Ezra Klein once shrewdly described Dick Armey this way: “He’s like a stupid person’s idea of what a thoughtful person sounds like.” Tweaking his sentence, I would say that Glenn Beck is a stupid person’s idea of what an ethical public figure sounds like. (Just like Justin Bieber is a tweener’s idea of what a good singer sounds like.)
I forced myself to listen to Glenn Beck’s speechifying at Whitestock this past weekend. Beck’s entire shtick is based on presenting a character who is earnest and earnestly distressed by what he perceives as the harmful direction of the nation he loves; everything about his style – his relatively unassuming attire, his sincere sounding delivery, even the addition of his slightly professorial eyeglasses is designed to create the impression of an honest, trustworthy figure. Even in his interview with fellow Fox news propaganadist Chris Wallace, Beck portrayed himself as a humble, trustworthy, ethical man, someone who is just so pained by what he sees going wrong in America. (Here’s a link to part of that interview.) Watch Beck’s body language throughout the interview, listen to what he says. He has created a persona that is (at least superficially) very humble and almost achinginly earnest:
Wallace: “Do you regret having called [Obama] a racist and saying he had a deep seated hatred for white people?”
Beck: “Of course I do. I don’t want to retract the, um … I want to amend that I think it is much more of a theological question, that he is a guy who understands the world through liberation theology, which is oppressor-and-victim. ‘Racist,’ first of all, it shouldn’t have been said. It was poorly said. I have a big fat mouth sometimes and I say things. That’s just not the way people should behave. And it was not accurate. It is liberation theology that has shaped his world view.”
This single passage is illuminating. Notice the circumlocutions in his language to avoid actually apologizing. He brings up liberation theology and to say his understanding of it is incredibly shallow is an understatement but it’s also part of the persona – he’s someone who is just so distressed and he’s gone off and studied hard to understand what has gone wrong with America and as he studying more he’s learning more. He used to think Obama was a racist now he understands he’s enamored of liberation theology. He’s learned more and better from his studies and now he knows better. Again and again, this narrative reappears from conservatives “At first I didn’t understand, then I went and read/studied and now I see . . .”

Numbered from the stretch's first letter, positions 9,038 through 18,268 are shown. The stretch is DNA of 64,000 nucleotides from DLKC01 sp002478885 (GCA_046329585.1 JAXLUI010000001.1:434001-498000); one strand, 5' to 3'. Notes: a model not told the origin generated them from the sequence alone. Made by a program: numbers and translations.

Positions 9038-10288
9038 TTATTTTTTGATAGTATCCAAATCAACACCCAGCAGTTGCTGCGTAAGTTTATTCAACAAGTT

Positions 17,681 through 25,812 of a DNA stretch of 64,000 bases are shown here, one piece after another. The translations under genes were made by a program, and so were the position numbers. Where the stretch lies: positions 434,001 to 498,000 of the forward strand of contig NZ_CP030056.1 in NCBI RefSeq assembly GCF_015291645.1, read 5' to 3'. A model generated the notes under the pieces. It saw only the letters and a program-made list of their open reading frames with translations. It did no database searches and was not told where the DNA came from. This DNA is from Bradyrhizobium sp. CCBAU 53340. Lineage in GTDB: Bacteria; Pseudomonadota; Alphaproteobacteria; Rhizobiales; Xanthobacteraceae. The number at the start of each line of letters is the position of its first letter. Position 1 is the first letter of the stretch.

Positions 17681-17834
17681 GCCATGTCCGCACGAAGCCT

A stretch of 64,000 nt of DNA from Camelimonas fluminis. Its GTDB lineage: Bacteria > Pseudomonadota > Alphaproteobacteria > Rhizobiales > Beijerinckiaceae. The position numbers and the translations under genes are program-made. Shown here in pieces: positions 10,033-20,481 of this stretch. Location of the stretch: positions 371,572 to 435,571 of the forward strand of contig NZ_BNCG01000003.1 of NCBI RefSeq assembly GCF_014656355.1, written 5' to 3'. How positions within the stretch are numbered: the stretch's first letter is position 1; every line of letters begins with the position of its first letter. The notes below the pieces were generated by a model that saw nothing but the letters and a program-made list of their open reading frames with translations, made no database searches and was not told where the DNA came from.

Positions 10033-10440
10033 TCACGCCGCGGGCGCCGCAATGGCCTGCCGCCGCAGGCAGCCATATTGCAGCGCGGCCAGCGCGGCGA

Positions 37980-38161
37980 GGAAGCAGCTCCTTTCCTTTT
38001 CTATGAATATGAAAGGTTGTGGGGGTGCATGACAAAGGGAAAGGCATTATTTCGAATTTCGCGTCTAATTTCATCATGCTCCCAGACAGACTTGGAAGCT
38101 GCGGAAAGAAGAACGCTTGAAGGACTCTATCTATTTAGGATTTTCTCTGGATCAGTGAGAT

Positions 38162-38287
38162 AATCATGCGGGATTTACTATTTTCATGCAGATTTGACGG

For people who are suffering – who see the jobs disappearing, who see what they perceive as a world spinning out of control, who believe their deepest values have been displaced by something alien – Glenn Beck is a comforting figure. His stylized delivery (reminiscent of a Mormon Fast and Testimony meaning) with his even tones and steady heartfelt gaze, his sensitive sounding voice, even his richly mocked crying jags, create the public persona of a man who is at his core trustworthy, someone who simply could not be lying.
His appeal to his audience makes sense when you see that aspect of it – even his periodic tirades come across as moral outrage, as the desperate anger of someone who sees the truth and is not being listened to; unlike El Rushbo or Bill O whose rantings can be scary, Beck’s tirades are comforting because they are about something.
A sizable number of Americans are turned off by both the real and perceived corruption of our politics and political discourse. They don’t like politicians who pander (even as they vote for them), they don’t like the seemingly endless parade of pols who say one thing but who obviously do another (and yet continue to vote for them). Some Americans were actually shocked by Bill Clinton’s sexual misconduct – “Presidents don’t act that way.” These same folks saw the Bush administration’s corruption and scandals as the needful actions of a strong father figure. Even as they accept Sarah Palin and her dysfunctional family, they yearn for a leader who actually lives out the values he/she proclaims and whose family actually looks like the model family they want for themselves.
Beck offers an ethical public persona – he talks about his faith, he talks about ethics; even his risible chalk board routine is part of the shtick, he’s trying to communicate to his audience and this is a plain spoken way of doing it, no fancy computers graphics for him. The chalkboard routine deliberately invokes a cultural metaphor that is comforting – the teacher at the chalkboard sharing their knowledge.
Yes, I know and you know Glenn Beck is a shyster and charlatan. He’s in this game to sell his books, his DVD’s, his various products and to laugh all the way to the bank. He’s an honest and upfront grifter whose found an audience of willing dupes who are more than happy to shovel money into his pockets because they need one another. His audience wants to believe, needs to believe, that there is honor, integrity, dignity in public life. (There’s also a mythic aspect behind Whitestock that I’ll deal with later).
Beck’s fans and the folks who showed up at his rally this weekend know they’re being taken for a ride and they are willing to go on that ride because they want the product their being sold. They want to believe that there is still honor in public life. There’s no real difference between Beck’s fans buying his “honor” and Justin Bieber’s screaming tweeners who believe he is singing about their lives and understands them.